“It might take me a couple of weeks to get it off, but it’s all for a good cause.”
You never wanna get hit by motor neurone disease, one of the cruellest ways to slowly descend into a cauldron of misery. If you want evidence, watch any sorta video of the theoretic physicist Stephen Hawking, who lived with MND for fifty-five years, body increasingly twisted and ugly while his brilliant mind stayed forever sharp.
Mick Fanning, who is fit as a trout and as strong as a bear, meanwhile, has joined a who’s who of Australian celebrities, including Hollywood superstar Eric Bana, to help raise money to support Australian football legend Neale Daniher’s Fight MND campaign.
Fanning, who turned forty-two yesterday and whose staggering wealth had him crowned “one of the most successful post-retirement business athletes in Australia” stripped to a sexy shimmery leotard, covered himself in silver body paint and plunged into a pool filled with freezing water in front of tens of thousands of Australian football fans.
Although a firm fan favourite, analysis from Fox commentators was less than kind, sending the three-time world champ a rare defeat, finishing ninth from nine.
Costume: The ‘Silver Surfer’ from the old Marvel Comics. Brave choice to go topless with silver body paint and silver pants on a cold Melbourne day for a plunge into an icebath. Jonathan Brown though said it was a “missed opportunity” there was no inflatable shark in the water.
Entry and splash: Great facial expression before entry and tried to generate speed for a large entry. But he held onto the board for the full slide, which cost him.
Best quote: “I was thinking of wearing something minimal and getting really, really cold. It might take me a couple of weeks to get it off, but it’s all for a good cause.”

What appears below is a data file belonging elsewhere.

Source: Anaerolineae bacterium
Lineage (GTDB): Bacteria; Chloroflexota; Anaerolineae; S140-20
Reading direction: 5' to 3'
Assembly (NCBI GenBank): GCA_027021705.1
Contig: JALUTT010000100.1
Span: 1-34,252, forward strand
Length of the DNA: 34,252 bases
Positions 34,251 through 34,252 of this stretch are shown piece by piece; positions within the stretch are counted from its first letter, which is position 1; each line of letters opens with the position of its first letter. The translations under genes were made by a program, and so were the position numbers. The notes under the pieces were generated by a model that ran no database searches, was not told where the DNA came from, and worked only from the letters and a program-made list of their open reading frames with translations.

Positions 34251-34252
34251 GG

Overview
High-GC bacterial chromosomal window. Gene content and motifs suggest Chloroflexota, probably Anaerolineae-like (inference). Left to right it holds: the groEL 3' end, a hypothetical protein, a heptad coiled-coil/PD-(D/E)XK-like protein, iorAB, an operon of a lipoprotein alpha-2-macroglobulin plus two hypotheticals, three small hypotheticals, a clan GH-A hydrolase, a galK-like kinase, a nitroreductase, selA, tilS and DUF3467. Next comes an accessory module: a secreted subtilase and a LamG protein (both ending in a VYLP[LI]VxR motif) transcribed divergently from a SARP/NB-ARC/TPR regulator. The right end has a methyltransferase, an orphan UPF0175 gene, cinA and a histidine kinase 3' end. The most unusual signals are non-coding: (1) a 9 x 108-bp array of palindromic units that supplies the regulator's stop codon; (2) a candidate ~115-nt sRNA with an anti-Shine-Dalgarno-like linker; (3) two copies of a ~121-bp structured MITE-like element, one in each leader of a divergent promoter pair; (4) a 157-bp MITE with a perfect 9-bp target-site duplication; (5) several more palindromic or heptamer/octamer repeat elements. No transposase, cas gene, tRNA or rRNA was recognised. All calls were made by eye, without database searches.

The last time we heard from Mick on these pages, of course, was three weeks ago when it was revealed filmmakers Nick Pollet and Vaughan Blakey, whose stop-motion epic The Greatest Surf Movie in the Universe has taken the surfing world by storm, spared Fanning the humiliation of full-frontal nudity.
“All the surfers fully trusted us on a level that was, I think, they knew we wouldn’t cook ‘em, in the way they present their lives and careers and their brand,” Vaughan said. All we did was amplify the perception of who they are. We knew we could flare up with Jack and Wilko.”
Why did Jack get a jock pussy and Wilko a noble shaft with a great thick cord, enlarged, charged, aching to get sucked?
“Toss of a coin,” said Vaughan. “At the premiere of the movie in Queensland someone asked Wilko if he liked the movie and he said, well, I could be biased ‘cause I have a huge cock in it but I loved it!”
Freestone, meanwhile, “was soooo stoked he had the tiny dick. He had such a good sense of humour about the dick. Fuck, it’s life imitating art!”
“We knew we couldn’t put a dick on Mick, no dick on Mick, basically, so Jack and Wilko were the only guys we could put dicks on.”
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